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SPOTLIGHT

Royal Arts Academy

Story/Screenplay – Anthony Kehinde Joseph

Director – Sukanmi Adebayo

Producer – Emem Isong Misodi

Director Of Photography 1 –  Tomrobson

Director Of Photography 2 – Uche Alexmoore

Rating – 4/10

Reviewed By – Vivian Nappier

Trailer –  SPOTLIGHT

“Spotlight” is another production from “Royal Arts Academy” that follows the life of three young women from different sides of the county, on their journey to becoming Actresses in an Acting Academy. The movie actually features some of the real students in Royal Arts Academy as part of the lead characters.

PLOT SUMMARY

Shazi (Lota Chukwu), Anjola (Onyeka Emechebe) and Hope (Mena Sodje), three young women raised in different parts of the city, gains admission into the Spotlight Acting Academy. Shazi lies to her father about attending computer school, Hope pressures her mother into acceptance with the hope of becoming the next Mercy Johnson and Angola is berated by her fiancé for not being able to make up her mind and get a proper job.

They all get off on the wrong foot but eventually are forced to makeup and become teammates when they are grouped into a team of three. With a mediocre performance and few weeks from graduating, they decide to up their game and work harder at becoming better actresses through the means of improvisation.

Sadly, the road to success always tends to be bumpy and so are their personal lives. Shazi continues to lie to her father about going to computer school until she is offered a job by her father’s best friend at his computer firm,  Angola, frustrated with her fiancé’s lack of support, seeks comfort in a classmate, Kolade(Ikechukwu Akanno), and Hope takes intensive speech lesson with a guest actor, turned lover, Sukky (Bolanle Ninalowo).  Eventually, secrets are revealed, things starts to fall apart and the women ponder making adjustments or just staying divided as they continue on their path to success.

END OF PLOT SUMMARY

Great job once again from Emem Isong Misodi. Producing is a huge task and not one that can be easily conquered. It brings joy to know that women are not stepping down in our movie industry and I hope to see more women take on the role of Directing and Producing.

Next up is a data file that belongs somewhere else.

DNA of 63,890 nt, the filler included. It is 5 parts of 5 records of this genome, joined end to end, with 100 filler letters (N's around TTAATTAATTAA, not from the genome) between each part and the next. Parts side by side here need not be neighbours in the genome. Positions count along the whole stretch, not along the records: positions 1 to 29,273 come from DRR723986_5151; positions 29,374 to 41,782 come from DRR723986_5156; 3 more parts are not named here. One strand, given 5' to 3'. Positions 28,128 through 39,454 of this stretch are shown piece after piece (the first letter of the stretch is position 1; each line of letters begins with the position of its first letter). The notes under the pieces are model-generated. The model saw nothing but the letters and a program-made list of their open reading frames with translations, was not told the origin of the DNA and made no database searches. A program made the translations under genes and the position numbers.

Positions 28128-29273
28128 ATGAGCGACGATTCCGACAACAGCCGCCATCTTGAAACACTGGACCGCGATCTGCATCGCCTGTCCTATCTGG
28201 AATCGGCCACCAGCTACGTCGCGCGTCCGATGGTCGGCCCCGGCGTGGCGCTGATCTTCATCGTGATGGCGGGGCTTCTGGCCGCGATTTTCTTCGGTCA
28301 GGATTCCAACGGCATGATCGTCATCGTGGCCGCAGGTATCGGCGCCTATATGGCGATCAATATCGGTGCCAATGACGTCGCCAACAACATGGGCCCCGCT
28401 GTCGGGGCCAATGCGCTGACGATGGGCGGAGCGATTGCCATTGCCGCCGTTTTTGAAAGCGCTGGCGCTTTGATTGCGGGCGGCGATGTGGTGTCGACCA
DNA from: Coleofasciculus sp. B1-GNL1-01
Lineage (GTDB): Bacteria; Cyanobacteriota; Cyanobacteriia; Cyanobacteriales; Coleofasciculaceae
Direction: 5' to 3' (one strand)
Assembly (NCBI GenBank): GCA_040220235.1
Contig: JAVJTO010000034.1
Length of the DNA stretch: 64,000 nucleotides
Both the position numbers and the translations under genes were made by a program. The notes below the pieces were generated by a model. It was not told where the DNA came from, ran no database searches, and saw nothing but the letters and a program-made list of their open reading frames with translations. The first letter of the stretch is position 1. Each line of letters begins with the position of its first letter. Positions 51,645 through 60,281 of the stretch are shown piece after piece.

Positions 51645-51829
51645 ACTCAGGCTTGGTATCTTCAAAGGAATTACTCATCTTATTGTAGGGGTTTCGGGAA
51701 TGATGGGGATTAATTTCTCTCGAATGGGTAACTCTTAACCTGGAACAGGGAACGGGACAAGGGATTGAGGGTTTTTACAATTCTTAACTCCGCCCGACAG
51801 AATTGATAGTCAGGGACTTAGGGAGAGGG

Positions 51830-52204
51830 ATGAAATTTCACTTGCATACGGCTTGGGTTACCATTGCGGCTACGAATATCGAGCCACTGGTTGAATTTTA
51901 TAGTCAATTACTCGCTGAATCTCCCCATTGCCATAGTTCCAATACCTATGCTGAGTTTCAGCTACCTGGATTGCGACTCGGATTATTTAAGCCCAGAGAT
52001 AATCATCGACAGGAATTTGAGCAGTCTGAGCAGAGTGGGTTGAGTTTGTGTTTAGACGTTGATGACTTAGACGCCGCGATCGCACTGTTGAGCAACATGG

Sound was a great improvement from most Productions that come out of Nollywood.

With that being said, the story once again falls into a generic path as well as cliché moments. The majority of the acting was laughable and the movie dragged on for way too long. It was 1 hour 36 minutes of movie time but felt like a 4 hour movie.

It was very refreshing to see new faces although their performances differed…. But I hope to see progression as they grow in the industry.

I understand that the movie raises awareness on some of the struggle actresses go through on the path to becoming an actress BUT, if the said students were quoted to have gained admission into the acting academy, it means they went through a screening process like auditioning, reading a script, writing a statement, submitting a headshot etc. In the movie, a class session shows how most of the grown up students struggled with reading and acting…which in return made the other students mock them. How did they gain admission into an acting academy if they can’t even read properly? Although it was made for comedic effect, it came off more as a production that lacked proper research.

It was very upsetting to see the full outline of the wireless body microphone worn by Onyeka Emechebe and I am just so confused on how a production that had not 1 but 2 Directors Of Photography, 1 Director, 1 Assistant Director, 1 Artistic Director, 5 Camera Assistant and an Editor did not notice the wireless body mic showing? And if they all did, why is it okay to let it show in a movie meant to be shown worldwide? Why?

mic spotlight

Although the ending was meant to be comedic and heroic, it came off more like an ignorant and biased judgment to choosing a winner… which unfortunately, happens in the society we live in.

Also, something our movies (both Nollywood and Ghallywood) really need to understand and work on – “Just because a long take was shot during production doesn’t mean the whole take must be used in the actual movie.” This is one of the major problems found in most of our productions. It is not okay, it is one of the basic rules to filmmaking.

Overall, the movie was okay, but I have to say, it was more of a let down especially as it is a production made by an actual Acting and Film Academy that promotes Acting and Filmmaking.